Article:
Electric car charging conundrums

Tesla Model 3 – nice if you have somewhere to plug in

Today I’m taking a break from Jutoh posts to consider the frustrating state of electric car charging in the UK/Scotland/Edinburgh. While EVs aren’t going to solve everything, in particular street congestion, they will kill far fewer people from lung-destroying pollution, as well as help with CO2 reduction (even considering gas and coal power stations as energy sources, EVs still reduce carbon output). So we should jolly well hurry up and encourage more EV ownership, as Norway has done with spectacular results.

I would love an EV as my next car – not just because they’re less polluting on the street, but because they are nicer to drive, quieter, have fewer moving parts to go wrong, and are – well, cool. It just makes so much more sense than the exploding-dino-juice solution. But here in Edinburgh, many people are excluded from the possibility because like me, they live in a tenement with no possibility of off-street parking and charging.

More public charging points are on the way in Edinburgh which is great, but they frequently break down or are vandalised, they’re unlikely to be a convenient position, and I wonder if there will ever be sufficient working ones to avoid ‘charging rage’.

Turning lampposts into charging points is a great idea slowly being rolled out in some parts of the country (with mostly lacklustre adoption by councils), but on our street, the lampposts are not where cars can park.

Inductive charging pads in the roads seems like a practial solution in that they should be less prone to vandalism and have little impact on the streetscape – but if the council can’t get on top of the pothole situation, let alone fund public loos, what are the chances of an expensive charging pad policy?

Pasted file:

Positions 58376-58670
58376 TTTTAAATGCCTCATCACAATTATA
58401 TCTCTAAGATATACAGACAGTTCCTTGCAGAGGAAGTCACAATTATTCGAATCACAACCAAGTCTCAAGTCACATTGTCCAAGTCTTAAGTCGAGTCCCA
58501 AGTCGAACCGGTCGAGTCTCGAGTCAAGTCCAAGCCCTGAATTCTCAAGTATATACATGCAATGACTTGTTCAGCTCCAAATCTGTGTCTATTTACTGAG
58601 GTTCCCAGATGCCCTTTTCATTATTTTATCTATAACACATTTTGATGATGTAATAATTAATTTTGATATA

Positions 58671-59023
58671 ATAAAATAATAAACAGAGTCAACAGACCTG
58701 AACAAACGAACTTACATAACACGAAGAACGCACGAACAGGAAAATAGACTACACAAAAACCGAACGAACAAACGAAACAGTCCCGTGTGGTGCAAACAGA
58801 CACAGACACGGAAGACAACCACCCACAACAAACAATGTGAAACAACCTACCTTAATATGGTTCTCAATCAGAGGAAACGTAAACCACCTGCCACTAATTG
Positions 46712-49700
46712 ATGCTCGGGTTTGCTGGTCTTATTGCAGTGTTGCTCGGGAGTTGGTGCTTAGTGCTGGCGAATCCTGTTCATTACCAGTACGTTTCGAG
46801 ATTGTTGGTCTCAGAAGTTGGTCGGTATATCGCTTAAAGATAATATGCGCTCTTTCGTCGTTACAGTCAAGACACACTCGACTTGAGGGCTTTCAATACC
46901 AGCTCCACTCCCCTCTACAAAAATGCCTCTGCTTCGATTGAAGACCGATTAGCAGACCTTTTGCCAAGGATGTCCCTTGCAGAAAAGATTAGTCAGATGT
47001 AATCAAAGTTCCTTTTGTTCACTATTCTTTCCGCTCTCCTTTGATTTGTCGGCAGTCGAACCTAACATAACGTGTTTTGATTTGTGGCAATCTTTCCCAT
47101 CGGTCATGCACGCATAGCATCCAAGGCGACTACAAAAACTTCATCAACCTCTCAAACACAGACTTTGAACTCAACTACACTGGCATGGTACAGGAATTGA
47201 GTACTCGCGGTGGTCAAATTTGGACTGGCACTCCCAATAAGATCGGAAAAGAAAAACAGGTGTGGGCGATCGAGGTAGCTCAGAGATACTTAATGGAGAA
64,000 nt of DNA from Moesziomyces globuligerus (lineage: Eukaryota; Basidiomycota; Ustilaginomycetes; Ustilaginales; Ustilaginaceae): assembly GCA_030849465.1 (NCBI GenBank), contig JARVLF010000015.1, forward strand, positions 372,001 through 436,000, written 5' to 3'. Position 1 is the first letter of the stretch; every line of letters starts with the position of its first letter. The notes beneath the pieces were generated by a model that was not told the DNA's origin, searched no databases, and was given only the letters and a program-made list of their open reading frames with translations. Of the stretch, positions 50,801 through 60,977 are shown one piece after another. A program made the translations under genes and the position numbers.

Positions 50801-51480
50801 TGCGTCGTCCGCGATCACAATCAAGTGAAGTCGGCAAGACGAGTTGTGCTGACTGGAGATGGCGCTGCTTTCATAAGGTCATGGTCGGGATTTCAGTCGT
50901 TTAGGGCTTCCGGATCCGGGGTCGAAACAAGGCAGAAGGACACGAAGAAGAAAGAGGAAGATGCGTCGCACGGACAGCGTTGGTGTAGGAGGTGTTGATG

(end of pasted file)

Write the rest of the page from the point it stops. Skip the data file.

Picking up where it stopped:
Some people dangle cables out of windows and I can imagine EV charging cable accidents are going to be in the news before long. I won’t be trying that…

When I was young, I was obsessed with hydrogen cars, and they’re finally becoming a reality; but they might remain practical only for countries such as Australia that have the infrastructure and longer journeys to cater for.

Truly self-charging cars with integral solar cells, such as the Sono Sion and the Lightyear One, are on the horizon – more practical in southern Europe than cloudy Edinburgh, perhaps. Also, only a maximum of 30 km range or so can be added a day for the Sion. For nipping around in town, though, it might just suit some people, but not me as I frequently do 60 miles in a day.

So, either I’m going to have to move to a house with a drive, or make do with a hybrid or plug-in hybrid. Better than nothing – but it means adding complexity and not removing it. Can some brainiac please come up with an ingenious solution?

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